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It is almost every business-owner's dream: The day when their company joins thousands of others in the public financial market. Unfortunately for many business owners, this dream may never become a reality, due to the stringent regulations placed on this process by the United States Securities and Exchange Commission.

Existing Hurdles

  • To become listed on the NASDAQ exchange, a company has to first pay a non-refundable $1,000.00 application fee, plus an additional $4,000 one time entry fee. Depending on the amount of shares the company wants to purchase, the expenses will grow from that. For less than one million shares, the entry fee is $25,525 with a $10,710 annual fee. For 10 million shares, the entry fee jumps to $70,625 with a $12,960 annual fee. Over 100 million shares requires the company to pay a $90,000 entry fee plus, the $50,000 annual fee.
  • To be listed on the New York Stock Exchange, companies must pay a one-time charge of $36,800, in addition to other high fees depending on how many shares are issued
  • Companies are aware these costs are unnecessarily high. Last year, 1,428 businesses filed complaints against the high fees! This was a 7% rise from 2002. Due to the high costs, 458 companies even filed for bankruptcy in 2003! This number also rose 8% from 2002.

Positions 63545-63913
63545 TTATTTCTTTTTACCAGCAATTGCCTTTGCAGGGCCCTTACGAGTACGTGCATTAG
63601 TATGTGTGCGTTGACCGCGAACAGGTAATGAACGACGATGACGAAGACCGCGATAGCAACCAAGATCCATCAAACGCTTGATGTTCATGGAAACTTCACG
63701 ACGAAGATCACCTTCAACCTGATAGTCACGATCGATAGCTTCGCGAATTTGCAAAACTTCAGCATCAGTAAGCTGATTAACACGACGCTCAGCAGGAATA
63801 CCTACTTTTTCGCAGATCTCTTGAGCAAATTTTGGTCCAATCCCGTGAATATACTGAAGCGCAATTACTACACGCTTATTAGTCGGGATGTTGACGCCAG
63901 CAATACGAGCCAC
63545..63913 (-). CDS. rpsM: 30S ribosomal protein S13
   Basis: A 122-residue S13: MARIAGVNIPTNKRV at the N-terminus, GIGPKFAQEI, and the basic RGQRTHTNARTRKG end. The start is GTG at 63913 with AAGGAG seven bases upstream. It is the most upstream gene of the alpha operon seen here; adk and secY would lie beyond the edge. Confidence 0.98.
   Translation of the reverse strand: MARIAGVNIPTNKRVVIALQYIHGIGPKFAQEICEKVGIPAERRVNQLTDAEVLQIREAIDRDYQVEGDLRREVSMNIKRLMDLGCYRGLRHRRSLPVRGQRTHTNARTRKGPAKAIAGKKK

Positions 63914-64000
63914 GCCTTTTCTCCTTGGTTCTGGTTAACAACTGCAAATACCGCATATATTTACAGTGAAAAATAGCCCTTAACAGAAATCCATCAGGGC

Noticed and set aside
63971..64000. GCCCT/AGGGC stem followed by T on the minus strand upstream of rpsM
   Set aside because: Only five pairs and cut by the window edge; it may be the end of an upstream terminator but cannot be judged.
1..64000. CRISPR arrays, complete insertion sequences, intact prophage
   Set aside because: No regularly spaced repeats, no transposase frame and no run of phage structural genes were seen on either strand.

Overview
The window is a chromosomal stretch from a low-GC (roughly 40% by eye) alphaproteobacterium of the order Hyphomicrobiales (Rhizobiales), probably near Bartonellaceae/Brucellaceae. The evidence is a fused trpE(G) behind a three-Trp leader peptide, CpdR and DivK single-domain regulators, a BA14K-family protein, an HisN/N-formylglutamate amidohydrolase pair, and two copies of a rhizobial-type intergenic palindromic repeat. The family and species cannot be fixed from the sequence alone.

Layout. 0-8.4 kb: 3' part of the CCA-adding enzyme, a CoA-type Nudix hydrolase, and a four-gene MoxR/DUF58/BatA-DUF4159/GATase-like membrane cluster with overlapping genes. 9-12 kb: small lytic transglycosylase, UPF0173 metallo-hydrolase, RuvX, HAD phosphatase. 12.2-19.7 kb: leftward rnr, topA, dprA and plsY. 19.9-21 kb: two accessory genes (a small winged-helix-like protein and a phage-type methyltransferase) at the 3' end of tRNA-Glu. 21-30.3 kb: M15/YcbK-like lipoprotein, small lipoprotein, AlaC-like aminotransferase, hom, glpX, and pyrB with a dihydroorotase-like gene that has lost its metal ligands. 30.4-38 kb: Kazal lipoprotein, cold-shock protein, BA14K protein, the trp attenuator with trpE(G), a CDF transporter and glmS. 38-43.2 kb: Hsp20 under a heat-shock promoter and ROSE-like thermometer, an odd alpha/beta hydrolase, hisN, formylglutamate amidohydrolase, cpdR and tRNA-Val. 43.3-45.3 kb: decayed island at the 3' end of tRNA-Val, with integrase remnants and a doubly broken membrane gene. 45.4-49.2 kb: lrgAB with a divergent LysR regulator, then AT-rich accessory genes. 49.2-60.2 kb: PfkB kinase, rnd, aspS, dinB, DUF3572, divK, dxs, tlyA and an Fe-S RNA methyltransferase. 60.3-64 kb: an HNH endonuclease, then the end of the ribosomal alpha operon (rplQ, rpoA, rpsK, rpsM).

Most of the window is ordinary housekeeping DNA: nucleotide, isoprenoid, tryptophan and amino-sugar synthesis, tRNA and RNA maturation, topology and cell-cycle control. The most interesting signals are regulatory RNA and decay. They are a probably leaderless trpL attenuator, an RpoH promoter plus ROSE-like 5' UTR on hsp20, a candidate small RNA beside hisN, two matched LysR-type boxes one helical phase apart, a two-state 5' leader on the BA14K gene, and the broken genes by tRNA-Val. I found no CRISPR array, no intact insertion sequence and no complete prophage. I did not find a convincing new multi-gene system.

• In addition to all of these costs, small businesses spend a year of preparation on average to get ready for the public offering. This takes a significant amount of time away from normal operating activities. They are required to focus their energy, resources and time on shareholder information and legal obligations, and sometimes they lose sight of core competitive competencies, which is what brings them to the point of IPO (Initial Public Offering) in the first place.

    Reducing these fees would leave more capital for the company and in return more future economy growth. Granted, the process of joining the financial trading markets is a major step and not to be taken likely, but the fee structure and over-regulation has cost many business owners to forego their ambition of allowing the public to own their company. Once that happens, the small business benefits from increased capital. This is a desired action for most companies that are trying to grow, but high entry fees and yearly costs form a barrier that only few businesses are able to break

    What Can Be Done?

  • The Small Business Regulatory Enforcement Fairness Act was enacted in 1996 to help small businesses challenge enforcement they feel is unfair. Although this is a step in the right direction, powerhouses like the EPA (Environmental Protection Agency) and OSHA (Occupational Safety and Health Administration) have made progress difficult. Our economy is dependent upon these businesses' survival. The term “small entity” applies to nearly 93% of America's businesses. More growth of these businesses leads to more growth of the economy.